Are you in the UK, and are you (have you?) been seen at a BSGE Clinic? They are NHS, scattered all over the country, and your GP should know to refer you to one if your Endo is particularly bad. They are specialist Endo clinics staffed by endo-specialist gynaes that only do Endo-type work - instead of being all-round Gynaes. Further, they work hand-in-hand with on-site endo-bowel / urinary specialists, who understand both sides of the skills. I would talk to the 'Endo UK' advisors - link at top of page to their website and phone and email contact details: they host this site and will be able to advise you, and especially on your nearest BSGE clinic. Also, check post on here by Lindle.

Thanks GrittyReads I am having my treatment at a BSGE centre. Thanks joreilly I think you're right its a worthwhile experiment and it buys me some valuable head space to adjust to reality of the severe diagnosis. And I agreed for that reason. At the moment it's positioned as either or. Guess that may change as my symptoms are evolving. I may pm you its so helpful to know someone who is in the same sort of position. Thanks x x x

joreilly in reply to Starry

I had 5 months of decapeptyl last year (similar to zoladex) and although long term it didn't work for me, I did get a couple of months with reduced pain and very little bleeding, something that I desperately needed at the time. I had become very stressed and anxious and wasn't in a position to make a sensible decision about anything. More than anything, I think I needed time to grieve. I had gone from being told it was IBS, to being told it was endo but it was easily treatable, to suddenly being referred to a hospital 30 miles away for major life changing surgery. Even though I was pretty unwell anyway, it was still a really hard adjustment to accept that I was a sick person with a chronic illness and it wasn't going to get better any time soon.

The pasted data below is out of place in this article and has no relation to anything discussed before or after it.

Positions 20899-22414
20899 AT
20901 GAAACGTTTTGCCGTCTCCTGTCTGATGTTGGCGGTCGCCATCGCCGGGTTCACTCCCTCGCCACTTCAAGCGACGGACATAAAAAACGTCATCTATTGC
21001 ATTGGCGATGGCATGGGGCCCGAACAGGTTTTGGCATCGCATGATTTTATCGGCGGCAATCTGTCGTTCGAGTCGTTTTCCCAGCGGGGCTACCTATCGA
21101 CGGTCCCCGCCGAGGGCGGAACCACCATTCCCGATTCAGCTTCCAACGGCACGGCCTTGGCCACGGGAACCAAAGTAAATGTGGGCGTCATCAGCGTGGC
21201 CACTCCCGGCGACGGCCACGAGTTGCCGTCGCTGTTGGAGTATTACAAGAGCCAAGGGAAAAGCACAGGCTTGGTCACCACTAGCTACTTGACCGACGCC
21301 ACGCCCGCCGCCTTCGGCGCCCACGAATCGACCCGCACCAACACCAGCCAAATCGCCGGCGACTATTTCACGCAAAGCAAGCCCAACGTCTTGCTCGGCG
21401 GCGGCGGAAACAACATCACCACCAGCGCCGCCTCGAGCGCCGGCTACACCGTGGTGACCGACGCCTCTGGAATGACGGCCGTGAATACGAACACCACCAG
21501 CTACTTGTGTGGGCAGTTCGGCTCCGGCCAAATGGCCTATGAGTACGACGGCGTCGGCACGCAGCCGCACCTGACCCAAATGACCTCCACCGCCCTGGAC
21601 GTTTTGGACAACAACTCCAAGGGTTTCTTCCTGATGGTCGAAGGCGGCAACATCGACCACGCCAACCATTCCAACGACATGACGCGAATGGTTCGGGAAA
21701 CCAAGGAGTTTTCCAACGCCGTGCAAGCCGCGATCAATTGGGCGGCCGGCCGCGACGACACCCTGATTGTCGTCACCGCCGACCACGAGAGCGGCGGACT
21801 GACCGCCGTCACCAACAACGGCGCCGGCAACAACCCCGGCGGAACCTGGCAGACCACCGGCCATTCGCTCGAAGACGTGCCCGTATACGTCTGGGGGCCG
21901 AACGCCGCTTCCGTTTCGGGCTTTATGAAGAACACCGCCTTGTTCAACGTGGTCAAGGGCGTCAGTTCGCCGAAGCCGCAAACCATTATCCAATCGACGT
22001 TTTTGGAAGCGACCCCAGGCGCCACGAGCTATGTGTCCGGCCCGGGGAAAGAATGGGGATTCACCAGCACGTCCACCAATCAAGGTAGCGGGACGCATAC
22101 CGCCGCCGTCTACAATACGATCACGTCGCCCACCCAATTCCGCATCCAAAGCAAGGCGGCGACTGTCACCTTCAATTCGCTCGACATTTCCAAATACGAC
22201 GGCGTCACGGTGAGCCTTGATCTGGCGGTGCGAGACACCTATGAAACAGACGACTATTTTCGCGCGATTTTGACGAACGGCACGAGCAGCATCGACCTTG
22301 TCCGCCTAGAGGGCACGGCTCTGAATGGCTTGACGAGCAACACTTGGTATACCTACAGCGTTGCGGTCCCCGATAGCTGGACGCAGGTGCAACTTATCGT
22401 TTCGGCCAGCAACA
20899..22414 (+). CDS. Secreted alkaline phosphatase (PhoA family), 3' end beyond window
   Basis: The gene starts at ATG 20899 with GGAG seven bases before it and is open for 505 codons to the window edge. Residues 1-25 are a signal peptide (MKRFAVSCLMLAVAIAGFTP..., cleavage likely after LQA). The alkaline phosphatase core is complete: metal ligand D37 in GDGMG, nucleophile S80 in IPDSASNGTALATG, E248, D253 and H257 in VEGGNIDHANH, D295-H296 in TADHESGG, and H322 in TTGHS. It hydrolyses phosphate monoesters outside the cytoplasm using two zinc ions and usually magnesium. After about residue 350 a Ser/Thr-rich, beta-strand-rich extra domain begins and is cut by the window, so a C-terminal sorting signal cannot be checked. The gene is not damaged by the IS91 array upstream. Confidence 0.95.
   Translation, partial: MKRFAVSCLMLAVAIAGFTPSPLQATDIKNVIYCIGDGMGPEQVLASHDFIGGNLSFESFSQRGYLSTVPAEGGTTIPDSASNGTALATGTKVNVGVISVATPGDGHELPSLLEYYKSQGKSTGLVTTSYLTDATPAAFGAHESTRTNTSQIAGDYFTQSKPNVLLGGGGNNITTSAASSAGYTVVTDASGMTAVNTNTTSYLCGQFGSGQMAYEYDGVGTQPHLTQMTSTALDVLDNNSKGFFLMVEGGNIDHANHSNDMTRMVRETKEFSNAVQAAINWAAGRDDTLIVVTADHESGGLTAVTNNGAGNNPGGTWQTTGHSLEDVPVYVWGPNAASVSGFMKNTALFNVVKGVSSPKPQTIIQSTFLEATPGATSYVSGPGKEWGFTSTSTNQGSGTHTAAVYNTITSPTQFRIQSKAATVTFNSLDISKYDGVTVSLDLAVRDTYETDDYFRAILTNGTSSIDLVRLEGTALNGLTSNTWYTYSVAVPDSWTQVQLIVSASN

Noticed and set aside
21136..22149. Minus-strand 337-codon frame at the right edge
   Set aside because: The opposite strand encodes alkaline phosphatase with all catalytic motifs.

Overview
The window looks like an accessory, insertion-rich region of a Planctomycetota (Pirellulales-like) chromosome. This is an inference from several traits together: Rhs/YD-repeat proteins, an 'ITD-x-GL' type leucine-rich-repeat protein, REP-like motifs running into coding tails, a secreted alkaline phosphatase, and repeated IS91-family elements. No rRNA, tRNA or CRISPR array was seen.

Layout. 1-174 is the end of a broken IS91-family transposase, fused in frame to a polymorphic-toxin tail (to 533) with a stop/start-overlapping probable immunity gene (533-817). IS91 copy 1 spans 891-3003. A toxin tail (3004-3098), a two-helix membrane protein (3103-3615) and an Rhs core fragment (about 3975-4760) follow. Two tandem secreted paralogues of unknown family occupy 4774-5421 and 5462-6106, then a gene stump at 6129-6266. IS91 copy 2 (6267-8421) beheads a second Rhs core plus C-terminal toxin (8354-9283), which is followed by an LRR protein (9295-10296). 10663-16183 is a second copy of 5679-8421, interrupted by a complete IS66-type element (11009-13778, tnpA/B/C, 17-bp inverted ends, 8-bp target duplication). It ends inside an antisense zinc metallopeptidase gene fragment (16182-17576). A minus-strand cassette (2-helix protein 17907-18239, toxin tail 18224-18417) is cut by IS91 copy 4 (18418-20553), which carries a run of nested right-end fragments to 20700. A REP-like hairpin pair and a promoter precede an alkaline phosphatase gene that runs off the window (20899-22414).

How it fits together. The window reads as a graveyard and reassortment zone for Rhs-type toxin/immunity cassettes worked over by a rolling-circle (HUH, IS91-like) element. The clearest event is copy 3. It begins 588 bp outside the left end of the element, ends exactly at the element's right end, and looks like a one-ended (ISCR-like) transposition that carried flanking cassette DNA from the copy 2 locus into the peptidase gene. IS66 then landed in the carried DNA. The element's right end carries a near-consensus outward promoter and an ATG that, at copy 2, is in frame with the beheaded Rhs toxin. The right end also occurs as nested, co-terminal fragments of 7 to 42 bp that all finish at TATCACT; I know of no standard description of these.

I'm on prostap now (without HRT ugh) to shrink the endo growths before the surgery. They are going to excise the RV nodule as well as taking out my ovaries and there has never been any suggestion that they would leave it in situ, so it might be worth asking your surgeon what his reasoning is for leaving it in. They've told me that around 10% of these surgeries require a bowel resection and stoma, not because the surgery has gone wrong but because it's the safest way to remove the disease from the bowel - when they shave the nodule away it thins out the bowel wall and if this is deep or over a large area there is a risk of the bowel then bursting at the weak point, so the resection is the better option. I would imagine the reason they're not making a fuss about the other areas of endo is because they are pretty straightforward to excise. If you have RV endo it's automatically classed as severe because it's difficult and risky to remove it due to the bowel involvement but sadly it's also really painful :/

Hi Hidden no he didn't mention the other bits. I am on progestin with the mirena so I guess he thinks they aren't significant enough to be causing the problem. I'm not planning children just not keen on unbalancing everything with the oopherectomy.